For all weapon types, the general season hunter success rate was 7.9 percent in 2014, the last year for which the data was available. Broken down: 6.8 percent hunter success for modern firearms, 10 percent for archery, 9.4 percent for muzzleloader.
The hunter looking for an easy elk is more likely to find it in areas with more animals, attendant agricultural damage and fewer hunters. Special Permit Seasons offer the highest harvest percentages with a 2014 statewide success average of 31.3 percent. For an easy elk, focus on Washington’s Special Permit seasons.
For harvest data click on http://wdfw.wa.gov/hunting/harvest/2014/
For Oregon hunters, statewide elk hunt harvest success averages between 11 and 14 percent. According to population estimates there are 74,227 Rocky Mountain elk on the east side of the state and 41,550 Roosevelt elk west of the Cascades.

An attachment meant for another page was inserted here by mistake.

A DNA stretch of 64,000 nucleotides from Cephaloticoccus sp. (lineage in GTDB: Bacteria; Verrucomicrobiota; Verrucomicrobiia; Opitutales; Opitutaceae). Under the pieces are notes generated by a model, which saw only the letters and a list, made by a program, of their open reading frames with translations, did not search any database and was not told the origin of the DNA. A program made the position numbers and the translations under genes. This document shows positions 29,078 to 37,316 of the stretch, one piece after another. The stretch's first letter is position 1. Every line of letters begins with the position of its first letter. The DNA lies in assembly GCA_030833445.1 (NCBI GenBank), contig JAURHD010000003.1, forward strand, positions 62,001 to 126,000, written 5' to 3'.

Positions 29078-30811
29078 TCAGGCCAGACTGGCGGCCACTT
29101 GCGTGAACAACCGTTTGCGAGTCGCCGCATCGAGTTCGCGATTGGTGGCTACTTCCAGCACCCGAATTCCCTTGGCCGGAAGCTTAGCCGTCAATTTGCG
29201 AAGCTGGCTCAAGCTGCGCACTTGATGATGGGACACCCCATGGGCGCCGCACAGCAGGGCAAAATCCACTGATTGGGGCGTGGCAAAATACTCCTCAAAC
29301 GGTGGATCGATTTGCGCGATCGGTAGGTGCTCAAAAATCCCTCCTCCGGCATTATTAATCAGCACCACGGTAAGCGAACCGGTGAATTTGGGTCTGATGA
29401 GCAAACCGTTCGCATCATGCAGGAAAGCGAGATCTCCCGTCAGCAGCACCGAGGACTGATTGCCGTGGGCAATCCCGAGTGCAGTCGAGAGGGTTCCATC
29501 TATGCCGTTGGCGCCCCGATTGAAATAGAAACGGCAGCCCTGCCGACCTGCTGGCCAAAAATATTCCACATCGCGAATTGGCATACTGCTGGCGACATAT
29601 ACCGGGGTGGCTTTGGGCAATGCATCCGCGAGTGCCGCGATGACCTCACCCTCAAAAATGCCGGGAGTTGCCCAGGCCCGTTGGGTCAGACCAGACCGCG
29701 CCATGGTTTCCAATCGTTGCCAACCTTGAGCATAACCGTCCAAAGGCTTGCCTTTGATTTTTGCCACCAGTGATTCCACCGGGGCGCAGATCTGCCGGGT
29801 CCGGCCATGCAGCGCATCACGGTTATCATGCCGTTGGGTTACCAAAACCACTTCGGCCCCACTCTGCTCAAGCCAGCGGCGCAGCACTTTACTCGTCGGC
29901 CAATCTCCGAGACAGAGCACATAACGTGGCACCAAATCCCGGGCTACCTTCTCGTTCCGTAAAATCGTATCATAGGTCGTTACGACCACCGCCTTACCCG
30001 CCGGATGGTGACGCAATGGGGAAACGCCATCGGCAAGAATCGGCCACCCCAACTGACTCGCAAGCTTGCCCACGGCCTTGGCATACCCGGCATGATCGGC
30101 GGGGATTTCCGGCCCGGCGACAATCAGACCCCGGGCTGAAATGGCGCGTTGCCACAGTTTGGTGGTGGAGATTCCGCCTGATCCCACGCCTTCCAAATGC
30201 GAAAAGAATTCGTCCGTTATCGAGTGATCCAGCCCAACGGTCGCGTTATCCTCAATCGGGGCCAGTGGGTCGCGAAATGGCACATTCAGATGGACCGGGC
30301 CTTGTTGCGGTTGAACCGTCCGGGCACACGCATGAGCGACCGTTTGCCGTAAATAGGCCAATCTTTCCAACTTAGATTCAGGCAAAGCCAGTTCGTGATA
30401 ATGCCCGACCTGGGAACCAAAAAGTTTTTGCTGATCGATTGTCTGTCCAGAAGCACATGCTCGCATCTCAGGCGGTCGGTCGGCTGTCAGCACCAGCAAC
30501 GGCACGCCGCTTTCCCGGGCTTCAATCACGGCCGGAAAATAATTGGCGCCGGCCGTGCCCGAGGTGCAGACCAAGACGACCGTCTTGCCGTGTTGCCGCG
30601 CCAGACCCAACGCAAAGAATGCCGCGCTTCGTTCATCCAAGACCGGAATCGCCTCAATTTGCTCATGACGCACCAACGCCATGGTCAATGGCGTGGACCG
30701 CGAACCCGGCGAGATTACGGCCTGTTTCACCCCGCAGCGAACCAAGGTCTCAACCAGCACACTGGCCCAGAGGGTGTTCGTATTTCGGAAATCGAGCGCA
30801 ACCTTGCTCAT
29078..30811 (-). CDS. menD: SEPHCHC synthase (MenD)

The top east side units are Heppner (6,000 elk), Starkey (5,300), Ukiah (5,100) and Ochoco (4,150).
In the Cascades and to the west, the most elk are found in the Tioga Unit (8,000 elk), Saddle Mountain Unit (5,200), Wilson Unit (4,200), Trask Unit (3,600) and Sixes Unit (3,500).
In eastern Oregon, the Fossil and the Lookout Mountain units are among the easiest places to draw an elk tag and find high numbers of elk. The trouble is these units are made up of a high percentage of private land. In the Fossil Unit with 14 percent public land, if you don’t have access through a guide, or gain landowner permission, the elk are going to be anything but easy.